Do Veneers Glow In Blacklight?

Updated: Jun 25

Ever met someone at the night club but noticed that their teeth were glowing in a different color? Is that intentional or is there something wrong with them?


Veneers glow in the dark


Table of Contents:



Will your veneers glow in blacklight?

Depending on the type of porcelain that the veneers are made out of, it can glow in blacklight. Not all porcelains will glow in the dark but most of the ones that are specifically used for veneers will most likely glow in blacklight.


Porcelain fluoresence


At our long island city dental office, we mostly make our veneers with IPS e.max and we confirmed with the manufacturing company that the material will fluoresce to a certain extent. According to Jerry, a technical consultant of Ivoclar, the veneer material is suppose to glow in order to match your natural teeth.



Do teeth glow in blacklight?

Your teeth will naturally glow under blacklight and your veneers will also glow to try to mimic it. Are you wondering why this phenomenon happens?


Your teeth will glow in the dark because they naturally contain phosphor. In fact, your fingernails also contain phosphor so they'll glow as well! Phosphorus is actually the second most abundant mineral in your body, with calcium being the first.


These are the functions of phosphorus.

  • Helps your nerves and muscles to do their job.

  • Helps turn fats, carbs, and proteins into energy.


Where are you getting all of this phosphorus in your diet?

  • Meats and other proteins: beef, chicken, fish, and organ meat like liver

  • Milk and dairy foods: eggs, cottage cheese, and ice cream

  • Beans: navy, kidney, soy, pinto, and garbanzo

  • Grains: bran and wheat germ

  • Nuts and seeds: almonds, cashews, peanut butter, and sunflower seeds


As you can see, it is a very common mineral and our body is filled with it. The amount of glow that our teeth will have will greatly depend on the amount of this mineral in our teeth. Every person is different so the level of fluorescence will be different as well.



Why does phosphorous glow?

Phosphorous glows in the dark because it goes through an oxidation reaction when it comes into contact with oxygen. What it means is that the phosphor will slowly combust as long as there is oxygen around. If there is no oxygen present, then it will not oxidize nor will it glow in the dark.


Also, only the white phosphorus will glow in the dark. The red type of phosphorus will not glow at all.


Here are pictures of white and red phosphor:




Foods that glow in blacklight

You may be surprised but there are foods that can glow in blacklight as well! Here is a list of them and what color they glow.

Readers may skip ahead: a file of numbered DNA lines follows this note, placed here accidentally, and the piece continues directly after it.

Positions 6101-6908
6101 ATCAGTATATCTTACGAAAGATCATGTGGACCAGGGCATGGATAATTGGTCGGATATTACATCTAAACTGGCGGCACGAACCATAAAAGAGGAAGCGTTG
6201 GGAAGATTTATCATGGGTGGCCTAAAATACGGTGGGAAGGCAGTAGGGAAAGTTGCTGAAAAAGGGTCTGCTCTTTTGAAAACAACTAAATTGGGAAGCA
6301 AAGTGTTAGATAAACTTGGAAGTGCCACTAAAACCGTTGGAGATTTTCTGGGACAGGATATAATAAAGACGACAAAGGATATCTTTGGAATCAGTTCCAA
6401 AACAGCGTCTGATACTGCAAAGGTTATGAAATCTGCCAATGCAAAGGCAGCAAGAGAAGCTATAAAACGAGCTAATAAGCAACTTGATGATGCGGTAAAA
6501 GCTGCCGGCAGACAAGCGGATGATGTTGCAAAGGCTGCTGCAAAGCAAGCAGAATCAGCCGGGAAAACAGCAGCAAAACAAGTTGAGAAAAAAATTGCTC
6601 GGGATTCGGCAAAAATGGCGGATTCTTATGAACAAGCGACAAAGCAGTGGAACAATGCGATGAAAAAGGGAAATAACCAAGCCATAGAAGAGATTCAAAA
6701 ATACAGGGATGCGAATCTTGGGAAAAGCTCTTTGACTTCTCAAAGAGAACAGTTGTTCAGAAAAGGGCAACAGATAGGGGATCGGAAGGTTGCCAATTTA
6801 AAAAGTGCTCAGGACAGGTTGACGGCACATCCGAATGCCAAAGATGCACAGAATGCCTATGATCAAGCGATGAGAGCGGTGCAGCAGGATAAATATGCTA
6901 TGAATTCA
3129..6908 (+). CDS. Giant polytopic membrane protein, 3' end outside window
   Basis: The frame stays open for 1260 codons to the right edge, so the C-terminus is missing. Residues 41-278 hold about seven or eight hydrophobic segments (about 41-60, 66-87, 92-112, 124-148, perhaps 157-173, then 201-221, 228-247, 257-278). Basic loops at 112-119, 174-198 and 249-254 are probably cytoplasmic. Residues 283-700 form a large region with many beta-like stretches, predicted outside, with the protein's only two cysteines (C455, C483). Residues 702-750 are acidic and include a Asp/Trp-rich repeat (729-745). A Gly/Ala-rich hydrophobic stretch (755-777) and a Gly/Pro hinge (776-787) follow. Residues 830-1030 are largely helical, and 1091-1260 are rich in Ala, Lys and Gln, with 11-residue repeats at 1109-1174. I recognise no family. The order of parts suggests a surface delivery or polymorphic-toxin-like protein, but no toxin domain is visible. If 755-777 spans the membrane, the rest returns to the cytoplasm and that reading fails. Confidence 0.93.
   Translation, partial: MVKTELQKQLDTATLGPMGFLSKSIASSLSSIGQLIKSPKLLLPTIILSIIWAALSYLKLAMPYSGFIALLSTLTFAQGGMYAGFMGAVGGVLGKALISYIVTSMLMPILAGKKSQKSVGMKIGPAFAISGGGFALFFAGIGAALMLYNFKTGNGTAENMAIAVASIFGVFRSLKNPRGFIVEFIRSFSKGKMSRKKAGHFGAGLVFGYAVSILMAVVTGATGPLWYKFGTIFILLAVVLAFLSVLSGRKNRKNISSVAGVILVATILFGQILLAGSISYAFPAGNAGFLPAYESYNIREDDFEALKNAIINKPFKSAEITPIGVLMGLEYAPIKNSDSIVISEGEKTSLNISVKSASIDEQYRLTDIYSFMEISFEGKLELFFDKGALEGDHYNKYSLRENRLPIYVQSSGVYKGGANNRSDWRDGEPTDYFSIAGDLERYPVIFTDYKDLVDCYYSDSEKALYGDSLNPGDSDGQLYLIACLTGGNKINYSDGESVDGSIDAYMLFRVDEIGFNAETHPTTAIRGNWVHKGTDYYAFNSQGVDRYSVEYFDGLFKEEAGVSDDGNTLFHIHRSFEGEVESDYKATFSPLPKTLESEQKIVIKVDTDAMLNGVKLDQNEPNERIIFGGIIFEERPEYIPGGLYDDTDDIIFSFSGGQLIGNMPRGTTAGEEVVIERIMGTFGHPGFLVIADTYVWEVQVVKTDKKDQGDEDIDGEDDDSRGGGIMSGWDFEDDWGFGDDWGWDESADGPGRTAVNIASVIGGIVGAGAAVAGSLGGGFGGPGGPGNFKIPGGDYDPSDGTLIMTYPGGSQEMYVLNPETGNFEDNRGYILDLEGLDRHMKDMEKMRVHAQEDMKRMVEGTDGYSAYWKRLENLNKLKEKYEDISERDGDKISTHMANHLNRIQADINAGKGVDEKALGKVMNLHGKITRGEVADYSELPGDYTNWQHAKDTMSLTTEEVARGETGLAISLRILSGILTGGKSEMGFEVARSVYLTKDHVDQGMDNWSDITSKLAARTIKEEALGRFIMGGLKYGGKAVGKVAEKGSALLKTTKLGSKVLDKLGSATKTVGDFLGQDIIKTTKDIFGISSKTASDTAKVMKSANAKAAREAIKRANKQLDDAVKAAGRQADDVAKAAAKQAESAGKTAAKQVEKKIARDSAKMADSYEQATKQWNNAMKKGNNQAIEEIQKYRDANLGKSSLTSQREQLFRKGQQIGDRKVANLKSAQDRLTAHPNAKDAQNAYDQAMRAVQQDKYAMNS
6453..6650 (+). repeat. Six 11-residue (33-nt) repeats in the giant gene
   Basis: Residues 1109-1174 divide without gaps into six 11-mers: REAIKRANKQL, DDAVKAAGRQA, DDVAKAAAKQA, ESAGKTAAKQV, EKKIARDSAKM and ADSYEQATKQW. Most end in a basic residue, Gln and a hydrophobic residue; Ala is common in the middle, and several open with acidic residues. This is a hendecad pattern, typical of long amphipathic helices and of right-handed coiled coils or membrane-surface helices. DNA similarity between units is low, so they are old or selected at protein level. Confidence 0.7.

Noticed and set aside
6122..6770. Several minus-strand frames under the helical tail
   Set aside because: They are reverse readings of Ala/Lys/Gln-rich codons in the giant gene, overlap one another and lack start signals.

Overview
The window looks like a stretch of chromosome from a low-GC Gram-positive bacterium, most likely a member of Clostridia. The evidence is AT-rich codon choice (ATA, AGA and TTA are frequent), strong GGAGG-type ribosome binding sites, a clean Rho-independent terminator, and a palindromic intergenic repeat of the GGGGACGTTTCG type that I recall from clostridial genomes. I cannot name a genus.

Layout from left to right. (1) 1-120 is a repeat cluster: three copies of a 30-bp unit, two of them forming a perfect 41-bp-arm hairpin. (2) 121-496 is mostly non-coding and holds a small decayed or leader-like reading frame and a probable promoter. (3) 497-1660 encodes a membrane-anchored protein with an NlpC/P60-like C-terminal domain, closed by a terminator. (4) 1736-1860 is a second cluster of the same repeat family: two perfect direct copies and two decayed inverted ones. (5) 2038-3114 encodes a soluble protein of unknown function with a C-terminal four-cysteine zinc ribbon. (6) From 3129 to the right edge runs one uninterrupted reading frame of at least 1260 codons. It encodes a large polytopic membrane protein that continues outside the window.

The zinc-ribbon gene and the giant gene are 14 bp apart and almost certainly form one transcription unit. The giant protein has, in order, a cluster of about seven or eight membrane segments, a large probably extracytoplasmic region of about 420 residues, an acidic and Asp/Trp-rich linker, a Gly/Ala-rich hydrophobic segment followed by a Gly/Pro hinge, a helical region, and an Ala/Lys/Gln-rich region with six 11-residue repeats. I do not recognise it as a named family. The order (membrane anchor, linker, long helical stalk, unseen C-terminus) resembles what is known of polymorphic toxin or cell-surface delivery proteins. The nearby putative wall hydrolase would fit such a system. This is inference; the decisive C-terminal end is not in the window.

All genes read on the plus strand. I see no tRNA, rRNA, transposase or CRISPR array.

• Tonic water (bright blue because of the quinine that is an ingredient)

  • Cooking oil (yellow to greenish-yellow)

  • Olive oil (orange)

  • Eggs (shell is dark violet-red, egg white is bright pale yellow)

  • Honey (golden yellow)

  • Pineapple (vivid blue fruit, mostly reflected light, outside doesn’t glow)

  • Ketchup (yellow – not bright)

  • Milk (pale yellow)

  • Vanilla ice cream (yellow)

  • Yogurt (yellow for vanilla, possibly pink for flavored)

  • Banana (blue ring around spots, some color if you cut the banana)

  • Sliced lettuce or other greens (dull red from the chlorophyll)

  • Peppers (dull red)

  • Squash (yellow)



Can you match the glow of fake teeth in blacklight?

Unfortunately, it will be very difficult to match the fluorescence of your crown to your natural teeth. Most of the dental crowns are made to match under normal ambient lighting and not under blacklight. Also, the amount of phosphor in the porcelain is already fixed. There are techniques to increase or decrease the fluorescence but it would most likely add multiple additional appointments to making your crown.


Alternatively, you can have the phosphor level of your teeth analyzed and then try to imitate it with the crown but that is not very practical. The short answer is that, it is possible but not very practical to make your fake teeth glow the same brightness as your real teeth under blacklight.

David Chen 200 x 200.jpg

About the author: Dr David Chen, DDS

Hello, I'm Dr Chen and I'm an actively practicing dentist in Long Island City, NY. I graduated from Columbia University College of Dental Medicine in 2016 but prior to going to dental school I was already working in the dental field. It's been more than a decade since I first got to know dentistry and let me tell you, time flies by quickly. Since then I've developed a fondness for writing, which is how this all got started!

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Medical Disclaimer:

This blog is purely meant for information purposes and should not be used as medical advice. Each situation in your mouth is unique and complex. It is not possible to give advice nor diagnose any oral conditions based on text nor virtual consultations. The best thing to do is to go in person to see your dentist for an examination and consultation so that you can receive the best care possible.

The purpose of all of this oral health information is to encourage you to see your dentist and to inform you of what you may expect during your visit. Due to the unfortunate nature of dentistry, there isn't really any true home remedies that will get rid of dental problems. Roughly 99.99% of them require in-person intervention by a healthcare professional.

Hint: That is the reason why you can't eliminate seeing dentists in your life!